It’s very common for new babies to sleep in the same room as their parents. Some parents like to room share, keeping the cot close by to their own bed to make night feeds a little easier. Whereas other parents may prefer co-sleeping. Ultimately, it’s up to parents to work out what works best for them.
The time will eventually come to reclaim your bedroom space and transition the little one into their own bedroom for the night. Whether this time comes at six months old, or later into their toddler years, encouraging independent sleeping can be a daunting challenge. Getting into a settled routine can take anything from a few days to several months.
Here are some top tips to help speed up the process and make the move as stress free as possible:
Take baby steps
When you’re ready to make the transition, take it slowly. If you co-sleep, transition your little one into a cot beside your bed, and gradually move it further and further away over the space of a few weeks. If you share a room with your child, apply the same principles. Gradually moving their cot away from you will help them to adjust from sleeping in such proximity to you. Once accustomed to this, you may then want to look towards the big move.
Your child’s bedroom is unknown territory to them and whether they are six months or two years old, it is important to introduce them gently to this new environment. Spend some time reading a book in there each day, emphasise this is their room and let them explore and play in the room and the bed itself.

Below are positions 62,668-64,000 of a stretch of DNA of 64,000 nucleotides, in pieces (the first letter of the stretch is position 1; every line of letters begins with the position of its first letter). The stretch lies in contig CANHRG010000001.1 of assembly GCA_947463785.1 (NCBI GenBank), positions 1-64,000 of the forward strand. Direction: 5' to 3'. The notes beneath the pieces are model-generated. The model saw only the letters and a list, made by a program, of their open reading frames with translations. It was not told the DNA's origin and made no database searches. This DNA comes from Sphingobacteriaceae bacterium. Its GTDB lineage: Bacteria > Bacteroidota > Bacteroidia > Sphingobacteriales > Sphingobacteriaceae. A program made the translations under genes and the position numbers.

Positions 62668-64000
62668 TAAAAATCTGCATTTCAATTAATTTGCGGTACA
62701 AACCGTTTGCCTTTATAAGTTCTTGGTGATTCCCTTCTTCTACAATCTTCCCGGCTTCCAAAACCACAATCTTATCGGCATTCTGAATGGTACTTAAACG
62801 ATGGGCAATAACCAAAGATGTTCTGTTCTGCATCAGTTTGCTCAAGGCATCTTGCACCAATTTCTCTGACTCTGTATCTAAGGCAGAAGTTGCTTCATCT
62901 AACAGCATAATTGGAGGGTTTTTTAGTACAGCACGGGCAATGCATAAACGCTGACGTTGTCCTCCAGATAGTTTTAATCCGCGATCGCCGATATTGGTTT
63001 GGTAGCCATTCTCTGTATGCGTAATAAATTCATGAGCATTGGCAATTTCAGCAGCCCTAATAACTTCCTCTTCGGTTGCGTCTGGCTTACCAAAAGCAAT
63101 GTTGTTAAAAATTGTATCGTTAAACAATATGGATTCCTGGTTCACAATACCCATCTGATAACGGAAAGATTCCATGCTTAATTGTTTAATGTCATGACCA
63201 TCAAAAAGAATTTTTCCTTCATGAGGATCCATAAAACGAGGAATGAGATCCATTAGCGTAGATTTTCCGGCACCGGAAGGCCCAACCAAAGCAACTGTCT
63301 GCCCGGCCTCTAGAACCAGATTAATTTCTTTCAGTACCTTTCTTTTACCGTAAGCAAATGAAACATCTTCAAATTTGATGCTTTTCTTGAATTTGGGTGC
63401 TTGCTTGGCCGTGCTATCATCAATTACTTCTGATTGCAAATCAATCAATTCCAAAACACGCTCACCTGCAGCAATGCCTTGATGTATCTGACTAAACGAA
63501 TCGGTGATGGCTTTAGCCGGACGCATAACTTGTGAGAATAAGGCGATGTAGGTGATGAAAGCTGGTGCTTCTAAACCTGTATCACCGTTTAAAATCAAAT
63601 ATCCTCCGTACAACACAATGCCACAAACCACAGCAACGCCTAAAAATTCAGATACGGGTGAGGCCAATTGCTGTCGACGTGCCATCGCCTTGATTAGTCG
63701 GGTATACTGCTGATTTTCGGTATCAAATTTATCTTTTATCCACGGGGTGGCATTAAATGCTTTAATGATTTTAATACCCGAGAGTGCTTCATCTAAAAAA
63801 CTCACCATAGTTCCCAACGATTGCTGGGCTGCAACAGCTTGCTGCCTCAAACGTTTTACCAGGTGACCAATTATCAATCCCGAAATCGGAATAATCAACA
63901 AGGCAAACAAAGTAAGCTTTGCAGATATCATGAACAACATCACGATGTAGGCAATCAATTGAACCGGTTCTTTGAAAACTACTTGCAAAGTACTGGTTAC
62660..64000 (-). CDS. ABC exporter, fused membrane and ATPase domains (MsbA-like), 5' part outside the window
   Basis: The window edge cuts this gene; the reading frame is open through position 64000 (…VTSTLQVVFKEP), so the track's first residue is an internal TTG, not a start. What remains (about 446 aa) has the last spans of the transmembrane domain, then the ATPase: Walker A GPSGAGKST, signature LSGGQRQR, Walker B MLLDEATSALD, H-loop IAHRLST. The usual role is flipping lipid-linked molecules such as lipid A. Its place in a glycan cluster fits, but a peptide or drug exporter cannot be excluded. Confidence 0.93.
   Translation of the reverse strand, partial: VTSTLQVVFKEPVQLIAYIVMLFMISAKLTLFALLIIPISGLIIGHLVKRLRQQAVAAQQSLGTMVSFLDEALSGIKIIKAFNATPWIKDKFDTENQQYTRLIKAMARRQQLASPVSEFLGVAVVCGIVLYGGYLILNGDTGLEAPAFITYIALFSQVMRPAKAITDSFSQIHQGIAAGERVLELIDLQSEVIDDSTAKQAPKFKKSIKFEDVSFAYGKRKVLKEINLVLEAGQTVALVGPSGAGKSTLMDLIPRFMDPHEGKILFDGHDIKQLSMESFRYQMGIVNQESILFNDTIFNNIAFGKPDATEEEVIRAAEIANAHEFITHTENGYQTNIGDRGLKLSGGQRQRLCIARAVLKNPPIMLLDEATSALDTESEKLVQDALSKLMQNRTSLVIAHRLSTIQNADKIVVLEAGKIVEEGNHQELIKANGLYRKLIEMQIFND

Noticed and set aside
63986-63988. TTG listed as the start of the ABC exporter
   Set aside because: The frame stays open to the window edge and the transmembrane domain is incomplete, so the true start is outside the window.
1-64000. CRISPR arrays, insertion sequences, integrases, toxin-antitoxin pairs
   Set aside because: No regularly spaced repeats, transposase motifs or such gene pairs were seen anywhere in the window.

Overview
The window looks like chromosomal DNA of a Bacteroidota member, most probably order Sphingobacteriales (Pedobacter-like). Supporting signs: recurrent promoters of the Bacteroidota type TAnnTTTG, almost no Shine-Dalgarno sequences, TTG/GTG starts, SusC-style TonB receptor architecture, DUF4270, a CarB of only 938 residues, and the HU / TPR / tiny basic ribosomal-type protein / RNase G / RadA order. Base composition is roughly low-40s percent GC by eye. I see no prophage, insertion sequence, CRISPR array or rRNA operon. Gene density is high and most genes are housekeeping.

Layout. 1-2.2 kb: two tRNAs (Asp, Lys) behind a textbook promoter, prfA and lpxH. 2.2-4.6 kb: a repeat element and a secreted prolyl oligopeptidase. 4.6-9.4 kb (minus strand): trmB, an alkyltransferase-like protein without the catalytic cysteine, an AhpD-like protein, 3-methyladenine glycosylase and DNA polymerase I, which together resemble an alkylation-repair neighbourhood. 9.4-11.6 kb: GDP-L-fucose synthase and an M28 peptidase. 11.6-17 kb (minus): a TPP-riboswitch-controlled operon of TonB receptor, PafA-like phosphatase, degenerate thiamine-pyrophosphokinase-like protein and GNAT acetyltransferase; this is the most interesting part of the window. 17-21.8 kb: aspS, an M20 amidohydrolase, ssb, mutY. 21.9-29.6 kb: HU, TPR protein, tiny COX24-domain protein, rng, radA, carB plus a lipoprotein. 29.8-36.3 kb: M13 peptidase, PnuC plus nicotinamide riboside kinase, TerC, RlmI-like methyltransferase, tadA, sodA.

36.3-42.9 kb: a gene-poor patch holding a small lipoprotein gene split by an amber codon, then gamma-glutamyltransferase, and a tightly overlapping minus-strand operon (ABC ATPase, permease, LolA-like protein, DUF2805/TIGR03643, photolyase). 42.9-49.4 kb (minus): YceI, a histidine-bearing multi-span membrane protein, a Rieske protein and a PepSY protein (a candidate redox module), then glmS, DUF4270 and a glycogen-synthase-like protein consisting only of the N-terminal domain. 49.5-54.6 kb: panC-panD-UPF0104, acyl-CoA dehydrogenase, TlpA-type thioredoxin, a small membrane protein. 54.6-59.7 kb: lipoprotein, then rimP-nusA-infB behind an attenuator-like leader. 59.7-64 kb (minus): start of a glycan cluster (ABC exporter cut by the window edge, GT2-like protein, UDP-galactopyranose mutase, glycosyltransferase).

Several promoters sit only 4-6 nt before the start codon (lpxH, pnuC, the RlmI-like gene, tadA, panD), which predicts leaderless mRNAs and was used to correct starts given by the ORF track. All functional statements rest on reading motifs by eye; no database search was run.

Begin with naps
It is very wise to begin getting your baby or tot familiar with their new bed by beginning with nap times in their room. Talk to them and comfort them as you put them to bed so that they know it’s okay to be sleeping there. Nap times in your child’s bed should aid with the transition and reduce the stress on both parent and child. Once settled, sleeping in that same bed at night will be more of a natural progression.
Don’t begin the move with an unwell or teething child
If your child is unwell or teething, be patient. They may already be suffering from disturbed sleep and moving them into their own room will cause further stress. Timing is crucial for a smooth and stress-free transition and remember there is no rush.
Persevere and be brave
Babies and toddlers are full of emotion. Your child may cry, but as long as you are active and responsive in checking they are okay, letting them cry is doing no harm. In the first couple of weeks, reassure them you’re not far away. You may wish to sit with them to begin with, until they settle easier. Children’s bunk beds from Room to Grow can be an ideal solution if you’re nervous about leaving your little one to sleep alone; add a safety rail to the low bottom bunk and rest on the top bunk as they drift off to sleep. Alternatively, many bunk beds can be separated into two singles that you can place at opposite ends of the room and rest here as they settle; your presence should be reassuring.
Once your child has had a good run of settling while you’re sat with them in their own room, give them a chance in sleep independently. There may be tears; you don’t have to let them cry for hours and can reassure them but do allow them to nod off independently as it is an important skill to learn.